The Best of Thailand A Cookbook Author:Steven Mark Needham (Photographer), Grace Young, Evie Righter (Editor) From the Introduction by Evie Righter: "Exotic" perfectly describes Thailand, once known as Siam. As the only Southeast Asian country never to have been colonized by the West, Thailand has always had an enchanting, mysterious aura. Although culturally influenced by both China and India and surrounded by turbulent neighbors such as Laos, Vietnam,... more » and Cambodia, a benevolent, enlightened monarchy that lasted centuries allowed the peace-loving Thais to evolve in very much their own way.
"It is not surprising that the Thais are passionate about food: With long growing seasons and a stable environment, the country yields an abundance of marvelous ingredients for the kitchen. Its vast, fertile plains in the north invite massive cultivation of rice, the most important element in the Thai diet. Miles of coastline on both the Indian Ocean and the Gulf of Thailand provide an endless variety of seafood and shellfish. Thailand is also blessed with a wealth of fruits, many of which--rambutans, durians, and mangosteens, for example--are almost unknown in the West even today.
"What is the cooking of Thailand? With a healthy pinch of Chinese influence in the preparation of certain foods, and a generous dash of Indian influence in the use of spices and the making of curries, Thai food is uniquely its own. It is of two minds: It can be sweet and soothing, or hot and spicy almost beyond imagination. As in Chinese cooking, it has a subtle balance of sweet, salty, and sour flavors that creates harmony through contrast, completeness through the sum of their dissimilar parts. And it always employs the freshest ingredients, whether they are bought at Bangkok's unique floating market or at a local farmers' market.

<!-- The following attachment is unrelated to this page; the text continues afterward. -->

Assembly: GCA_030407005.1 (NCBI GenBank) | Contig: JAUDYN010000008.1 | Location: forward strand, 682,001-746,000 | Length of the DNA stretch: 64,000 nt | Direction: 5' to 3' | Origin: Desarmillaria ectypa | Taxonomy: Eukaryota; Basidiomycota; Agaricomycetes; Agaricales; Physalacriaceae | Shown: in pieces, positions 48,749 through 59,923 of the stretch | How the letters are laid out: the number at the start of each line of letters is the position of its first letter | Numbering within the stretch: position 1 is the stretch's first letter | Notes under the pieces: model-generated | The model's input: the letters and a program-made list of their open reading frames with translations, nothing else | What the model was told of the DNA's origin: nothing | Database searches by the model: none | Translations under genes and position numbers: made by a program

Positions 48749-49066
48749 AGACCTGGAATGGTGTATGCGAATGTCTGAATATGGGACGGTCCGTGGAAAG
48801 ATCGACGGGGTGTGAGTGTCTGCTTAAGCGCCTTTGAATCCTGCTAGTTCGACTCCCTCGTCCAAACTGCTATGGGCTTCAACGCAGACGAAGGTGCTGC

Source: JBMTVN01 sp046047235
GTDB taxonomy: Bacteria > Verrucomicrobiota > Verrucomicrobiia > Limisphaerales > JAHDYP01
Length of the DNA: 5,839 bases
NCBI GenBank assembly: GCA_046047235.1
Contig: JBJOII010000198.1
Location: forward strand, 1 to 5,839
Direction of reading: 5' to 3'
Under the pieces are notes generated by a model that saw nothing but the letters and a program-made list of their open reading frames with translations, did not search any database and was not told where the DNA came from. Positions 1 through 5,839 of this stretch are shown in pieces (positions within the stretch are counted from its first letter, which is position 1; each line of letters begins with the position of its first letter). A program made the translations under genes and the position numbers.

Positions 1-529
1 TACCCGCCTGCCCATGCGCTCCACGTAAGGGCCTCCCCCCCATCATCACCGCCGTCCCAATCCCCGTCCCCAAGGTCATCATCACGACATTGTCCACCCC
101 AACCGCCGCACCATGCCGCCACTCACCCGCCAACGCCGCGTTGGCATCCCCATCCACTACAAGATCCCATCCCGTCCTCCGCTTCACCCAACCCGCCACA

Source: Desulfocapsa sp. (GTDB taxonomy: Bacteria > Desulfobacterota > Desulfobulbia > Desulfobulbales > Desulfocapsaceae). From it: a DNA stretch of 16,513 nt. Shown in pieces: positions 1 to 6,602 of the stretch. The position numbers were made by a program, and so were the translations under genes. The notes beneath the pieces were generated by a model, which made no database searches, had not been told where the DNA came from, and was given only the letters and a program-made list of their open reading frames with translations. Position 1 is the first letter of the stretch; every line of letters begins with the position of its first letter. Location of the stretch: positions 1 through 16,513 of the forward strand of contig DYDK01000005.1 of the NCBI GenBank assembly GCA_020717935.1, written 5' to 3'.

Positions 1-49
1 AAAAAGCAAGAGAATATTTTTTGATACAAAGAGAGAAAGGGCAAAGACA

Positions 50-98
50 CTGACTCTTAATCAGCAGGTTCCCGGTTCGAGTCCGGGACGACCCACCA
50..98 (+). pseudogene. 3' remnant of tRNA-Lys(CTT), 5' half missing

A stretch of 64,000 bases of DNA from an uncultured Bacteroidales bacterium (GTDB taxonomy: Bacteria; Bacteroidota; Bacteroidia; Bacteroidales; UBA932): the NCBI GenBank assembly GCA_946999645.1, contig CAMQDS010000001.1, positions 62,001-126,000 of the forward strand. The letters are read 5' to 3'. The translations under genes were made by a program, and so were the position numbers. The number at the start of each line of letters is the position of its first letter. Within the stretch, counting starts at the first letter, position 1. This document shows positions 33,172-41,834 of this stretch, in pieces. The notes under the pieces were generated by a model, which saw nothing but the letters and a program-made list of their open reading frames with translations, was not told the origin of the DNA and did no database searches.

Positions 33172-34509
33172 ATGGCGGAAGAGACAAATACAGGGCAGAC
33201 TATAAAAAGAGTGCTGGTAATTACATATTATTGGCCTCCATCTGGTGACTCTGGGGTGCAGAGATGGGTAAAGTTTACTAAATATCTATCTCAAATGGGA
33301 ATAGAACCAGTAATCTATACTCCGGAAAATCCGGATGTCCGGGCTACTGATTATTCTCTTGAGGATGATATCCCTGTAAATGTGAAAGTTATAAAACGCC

"The Thai pantry includes several important ingredients: nam pla, or fish sauce, which lends saltiness to a dish; fresh chili peppers; and herbs, among them the fragrant lemongrass, coriander root, galangal (a relative of gingerroot), and tamarind pulp, which when soaked gives forth an assertive, sour juice. Spicy pastes figure importantly in the cooking of Thailand. Among the most popular are red curry paste, based on dried chili peppers; green curry paste, potent with fresh green chilis; and Masaman curry paste, with dried red chili peppers and a host of spices from the Indian spice routes. Coconut milk is a staple in Thailand, serving as the base of sauces, soups, vegetable dishes, and desserts. Seafood is the favorite main dish, but when it is not available (as in inland areas), chicken, pork, and beef are popular alternatives.
"The sampling of recipes in this volume, from the all-important pastes to snacks, soups, vegetables, and desserts, showcases Thai food as it would be prepared and served throughout Thailand. We have tried to use chili peppers and spices authentically, but have toned down the heat in deference to the uninitiated Western palate (See Panaeng Beef Curry, page 54, for example). We suggest that you use chilis judiciously in any dish you are making for the first time; you can always increase the heat quotient, but once added to a dish, the power of a chili cannot be removed.
"A fork and spoon are the only utensils used on a Thai table; the Thai people believe that the food should be so expertly cut in preparation that a knife will not be needed. This aesthetic, along with exquisitely carved fruits and vegetables for garnish, displays the delicate attributes of the Thai spirit and helps to explain why Thai cooking has become a celebrated, world-class cuisine. Its superb and unusual tastes and delicate complexities endure far beyond the close of any meal."« less